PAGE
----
This idea of “an ethic for science which derives directly from its own activity” is one that was possibly first elaborated on by Jacob Bronowski in 1956:
The values of science derive neither from the virtues of its members, nor from the finger-wagging codes of conduct by which every profession reminds itself to be good. They have grown out of the practice of science, because they are the inescapable conditions for its practice. (Science and Human Values, 69)
Which, incidentally, leads him to reject the idea of an is–ought problem outright: “‘Ought’ is dictated by ‘is’ in the actual inquiry for knowledge.” (Origins of Knowledge and Imagination, 129) This, of course, nicely ties in with what Jerry Coyne, among others, has maintained about the status of methodological naturalism as a principle in science, which has been falsely equated with religious dogmas—all of which is of some consequence in the accommodationism debate.
What all this amounts to is another idea of Bronowski’s, a “social injunction”, as he calls it, and another stab at Hume: “We ought to act in such a way that what is true can be verified to be so.” (Science and Human Values, 66) Pigliucci’s review repeatedly runs afoul of this principle. The two most instructive cases will have to suffice to make this point.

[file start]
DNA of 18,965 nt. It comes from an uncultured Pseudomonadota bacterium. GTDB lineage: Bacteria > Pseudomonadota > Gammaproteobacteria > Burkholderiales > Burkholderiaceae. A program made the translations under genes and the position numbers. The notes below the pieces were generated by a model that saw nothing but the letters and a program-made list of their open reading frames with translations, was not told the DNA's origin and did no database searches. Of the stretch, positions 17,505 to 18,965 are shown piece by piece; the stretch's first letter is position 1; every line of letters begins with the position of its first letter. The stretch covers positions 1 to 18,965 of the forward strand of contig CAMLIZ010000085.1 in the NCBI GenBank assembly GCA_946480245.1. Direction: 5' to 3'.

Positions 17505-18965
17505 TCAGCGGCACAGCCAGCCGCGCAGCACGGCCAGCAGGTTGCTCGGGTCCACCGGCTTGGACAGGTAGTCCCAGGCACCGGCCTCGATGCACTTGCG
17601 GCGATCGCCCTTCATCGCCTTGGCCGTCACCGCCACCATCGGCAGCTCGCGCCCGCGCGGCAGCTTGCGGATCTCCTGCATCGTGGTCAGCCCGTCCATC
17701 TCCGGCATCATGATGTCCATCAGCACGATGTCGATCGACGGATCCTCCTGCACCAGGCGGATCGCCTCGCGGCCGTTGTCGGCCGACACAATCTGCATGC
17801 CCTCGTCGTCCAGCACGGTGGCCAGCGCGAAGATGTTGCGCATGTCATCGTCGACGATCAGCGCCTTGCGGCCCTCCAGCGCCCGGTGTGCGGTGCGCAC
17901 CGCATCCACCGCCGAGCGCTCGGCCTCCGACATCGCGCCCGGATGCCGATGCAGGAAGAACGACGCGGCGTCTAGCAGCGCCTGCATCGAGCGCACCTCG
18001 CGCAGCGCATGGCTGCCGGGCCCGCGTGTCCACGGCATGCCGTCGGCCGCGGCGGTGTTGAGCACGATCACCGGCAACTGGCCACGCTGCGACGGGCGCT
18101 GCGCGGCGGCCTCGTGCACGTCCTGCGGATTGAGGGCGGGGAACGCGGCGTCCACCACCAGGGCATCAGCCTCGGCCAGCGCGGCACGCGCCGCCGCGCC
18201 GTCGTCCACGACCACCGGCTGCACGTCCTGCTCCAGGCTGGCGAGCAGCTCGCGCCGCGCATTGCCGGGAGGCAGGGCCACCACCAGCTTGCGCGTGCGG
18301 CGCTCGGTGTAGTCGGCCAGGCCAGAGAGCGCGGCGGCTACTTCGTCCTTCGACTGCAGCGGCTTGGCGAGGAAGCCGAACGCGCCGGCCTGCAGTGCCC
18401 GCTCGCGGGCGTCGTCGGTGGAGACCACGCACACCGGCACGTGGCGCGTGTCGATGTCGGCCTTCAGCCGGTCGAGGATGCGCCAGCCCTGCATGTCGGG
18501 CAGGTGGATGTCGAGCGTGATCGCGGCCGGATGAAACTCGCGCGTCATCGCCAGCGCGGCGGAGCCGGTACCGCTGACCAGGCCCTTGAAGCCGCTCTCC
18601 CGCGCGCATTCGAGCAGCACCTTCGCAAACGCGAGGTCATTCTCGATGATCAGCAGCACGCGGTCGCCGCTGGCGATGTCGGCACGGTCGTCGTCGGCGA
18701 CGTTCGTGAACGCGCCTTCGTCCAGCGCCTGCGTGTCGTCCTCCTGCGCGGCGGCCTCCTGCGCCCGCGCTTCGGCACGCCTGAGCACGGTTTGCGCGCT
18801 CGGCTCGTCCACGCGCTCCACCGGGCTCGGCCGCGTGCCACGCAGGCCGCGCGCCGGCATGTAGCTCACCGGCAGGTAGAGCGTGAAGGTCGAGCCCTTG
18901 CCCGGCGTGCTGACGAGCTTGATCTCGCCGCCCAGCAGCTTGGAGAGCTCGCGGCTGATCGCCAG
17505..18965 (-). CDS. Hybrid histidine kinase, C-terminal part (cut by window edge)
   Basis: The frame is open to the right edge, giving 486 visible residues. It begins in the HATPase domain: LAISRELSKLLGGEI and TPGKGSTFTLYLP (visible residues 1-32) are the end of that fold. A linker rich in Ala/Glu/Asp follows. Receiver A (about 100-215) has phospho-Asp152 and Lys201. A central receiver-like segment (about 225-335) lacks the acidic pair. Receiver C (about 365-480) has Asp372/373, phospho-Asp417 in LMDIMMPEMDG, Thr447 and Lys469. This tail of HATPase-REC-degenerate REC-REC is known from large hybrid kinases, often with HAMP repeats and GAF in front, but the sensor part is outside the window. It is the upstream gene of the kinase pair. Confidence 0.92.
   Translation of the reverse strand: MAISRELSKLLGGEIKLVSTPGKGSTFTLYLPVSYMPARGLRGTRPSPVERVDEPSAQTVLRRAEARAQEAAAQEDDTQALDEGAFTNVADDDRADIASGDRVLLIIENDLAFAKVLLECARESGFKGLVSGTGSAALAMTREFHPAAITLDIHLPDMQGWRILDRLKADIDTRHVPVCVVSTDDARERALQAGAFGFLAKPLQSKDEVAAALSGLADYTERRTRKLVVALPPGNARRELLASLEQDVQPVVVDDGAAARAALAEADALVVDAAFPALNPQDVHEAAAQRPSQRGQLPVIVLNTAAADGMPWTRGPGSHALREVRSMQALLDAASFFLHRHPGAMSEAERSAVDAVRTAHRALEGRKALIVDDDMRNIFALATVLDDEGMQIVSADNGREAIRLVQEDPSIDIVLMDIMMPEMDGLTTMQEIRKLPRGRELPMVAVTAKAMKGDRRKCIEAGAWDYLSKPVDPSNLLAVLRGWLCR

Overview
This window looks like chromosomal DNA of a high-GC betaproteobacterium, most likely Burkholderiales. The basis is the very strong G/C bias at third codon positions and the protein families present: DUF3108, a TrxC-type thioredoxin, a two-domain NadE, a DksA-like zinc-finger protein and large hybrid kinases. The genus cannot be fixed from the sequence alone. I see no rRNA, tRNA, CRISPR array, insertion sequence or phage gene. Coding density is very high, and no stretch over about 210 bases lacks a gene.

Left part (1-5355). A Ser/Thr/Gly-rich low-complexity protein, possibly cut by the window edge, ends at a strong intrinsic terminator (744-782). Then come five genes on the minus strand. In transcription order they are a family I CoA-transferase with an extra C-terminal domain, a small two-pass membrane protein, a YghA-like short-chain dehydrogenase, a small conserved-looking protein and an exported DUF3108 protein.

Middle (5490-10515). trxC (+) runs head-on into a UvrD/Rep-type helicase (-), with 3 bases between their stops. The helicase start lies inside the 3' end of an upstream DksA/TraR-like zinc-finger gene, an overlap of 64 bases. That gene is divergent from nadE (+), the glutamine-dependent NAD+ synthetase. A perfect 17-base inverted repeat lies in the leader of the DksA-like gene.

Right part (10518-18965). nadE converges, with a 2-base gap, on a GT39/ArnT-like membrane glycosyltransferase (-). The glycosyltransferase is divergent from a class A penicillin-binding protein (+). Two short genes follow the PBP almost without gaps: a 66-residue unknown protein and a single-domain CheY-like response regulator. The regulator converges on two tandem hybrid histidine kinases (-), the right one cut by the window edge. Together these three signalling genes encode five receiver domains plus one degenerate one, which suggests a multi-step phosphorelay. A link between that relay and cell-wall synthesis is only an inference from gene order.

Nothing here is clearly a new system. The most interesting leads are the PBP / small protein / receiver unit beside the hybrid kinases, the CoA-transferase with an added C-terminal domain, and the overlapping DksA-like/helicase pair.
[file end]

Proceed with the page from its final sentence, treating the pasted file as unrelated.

First, the use of painfully inadequate arguments, especially the appeal to authority. In reference to Harris’s well-argued consideration of lie-detecting neuroscience, Pigliucci has this to say: “If these sentences do not conjure the specter of a really, really scary Big Brother in your mind, I suggest you get your own brain scanned for signs of sociopathology.” That anyone, let alone a professor of philosophy, should literally argue, ‘If you don’t agree with me, you should get your head examined’, is deplorable.
Second, inaccurate and misleading representation of what the other person says. Harris excuses his omission of philosophical jargon by (only half-jokingly, I suspect) asserting that it every piece of it “directly increases the amount of boredom in the universe” (TML, 197n1). Pigliucci says this amounts to a dismissal of all of metaethics, that Harris finds it boring, that TML as a whole “shies away from philosophy”. (And so on and all-too-predictably on.) Not only is this implausible even given the quote that Pigliucci used; Harris explicitly gives his reasons for “not engaging more directly with the academic literature on moral philosophy”: he arrived at his position not because of that literature, but for independent logical reasons; and he wants to make the discussion as accessible to lay readers as possible. Again, in such a way to distort a position beyond recognition is deplorable.
Paraphrasing Wittgenstein, we can thus arrive at a simple philosophical injunction: ‘whereof one cannot speak fairly, thereof one should be silent.’ Which, it unfortunately needs to be added, is not to say that anybody should shut up. It is a friendly reminder, in the interest of all concerned, to raise your game.